June 30, 2005
Doctors reexamine lung cancer arsenal
Extended treatments for lung cancer patients.
Each year in the United States 50,000 people will develop one kind of lung cancer, called non-small-cell lung cancer. In the past, these people would have been treated just by surgical removal of the tumors, but now they’ll be treated with chemotherapy after their surgeries. According to this article, “…69 percent of patients who had surgery and chemotherapy were still alive five years later, as compared to 54 percent who had just surgery”. This difference in the percentage of survivors is huge for cancer patients, as is the time it offers them. For many lung cancer patients, grueling treatments provide less than 5 more months of life. This treatment could mean living long enough to see milestones in the lives of family members for these 50,000 patients.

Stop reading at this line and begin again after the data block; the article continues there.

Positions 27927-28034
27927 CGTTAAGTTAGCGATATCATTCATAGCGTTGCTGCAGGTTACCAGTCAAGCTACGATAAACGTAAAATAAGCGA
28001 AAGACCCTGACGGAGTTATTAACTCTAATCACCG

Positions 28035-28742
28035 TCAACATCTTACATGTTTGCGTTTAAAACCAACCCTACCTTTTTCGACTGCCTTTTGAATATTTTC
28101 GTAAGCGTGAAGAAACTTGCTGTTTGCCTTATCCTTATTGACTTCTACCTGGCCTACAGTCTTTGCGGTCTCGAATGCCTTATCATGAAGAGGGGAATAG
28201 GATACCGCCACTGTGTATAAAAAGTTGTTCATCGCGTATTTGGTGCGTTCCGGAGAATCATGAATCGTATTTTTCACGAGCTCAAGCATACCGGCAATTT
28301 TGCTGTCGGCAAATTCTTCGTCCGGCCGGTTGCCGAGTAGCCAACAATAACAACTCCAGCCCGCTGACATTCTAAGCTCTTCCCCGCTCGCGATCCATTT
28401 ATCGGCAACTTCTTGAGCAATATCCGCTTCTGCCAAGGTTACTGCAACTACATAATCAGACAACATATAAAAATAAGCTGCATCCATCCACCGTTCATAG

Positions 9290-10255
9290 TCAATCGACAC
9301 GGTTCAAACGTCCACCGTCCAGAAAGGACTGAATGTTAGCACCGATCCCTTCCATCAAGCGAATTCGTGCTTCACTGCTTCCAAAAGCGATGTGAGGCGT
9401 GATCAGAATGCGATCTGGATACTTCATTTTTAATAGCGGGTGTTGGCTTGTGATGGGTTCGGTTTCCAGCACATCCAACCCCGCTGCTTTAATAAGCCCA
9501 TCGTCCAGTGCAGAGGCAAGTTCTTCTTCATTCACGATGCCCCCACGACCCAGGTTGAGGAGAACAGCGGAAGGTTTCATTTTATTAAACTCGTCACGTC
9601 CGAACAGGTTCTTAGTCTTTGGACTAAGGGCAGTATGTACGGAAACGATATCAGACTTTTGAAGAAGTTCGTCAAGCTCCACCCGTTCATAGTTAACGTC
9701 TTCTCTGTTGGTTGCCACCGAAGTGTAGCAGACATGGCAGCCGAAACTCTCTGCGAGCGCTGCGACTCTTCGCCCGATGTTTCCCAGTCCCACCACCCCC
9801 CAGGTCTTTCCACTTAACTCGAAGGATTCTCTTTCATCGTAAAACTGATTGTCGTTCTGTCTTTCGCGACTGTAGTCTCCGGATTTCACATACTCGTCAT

One question that people often have about theses types of treatment is in the cost/benefit analysis. Surgery can mean removing all or a portion of a lung, and chemotherapy makes patients very sick and weak. Patients wonder if their quality of life will justify undergoing invasive treatments. This new approach alleviates some of that concern in that the chemotherapy lasts for 16 weeks, but the patient could gain years of life after treatment is over.
I think that any development in cancer treatment in wonderful. My grandpa died of lung cancer after they removed one of his lungs. Maybe if this treatment was available he would have had the chance to live a couple of more years.
Posted by: Chuck at July 5, 2005 5:08 PM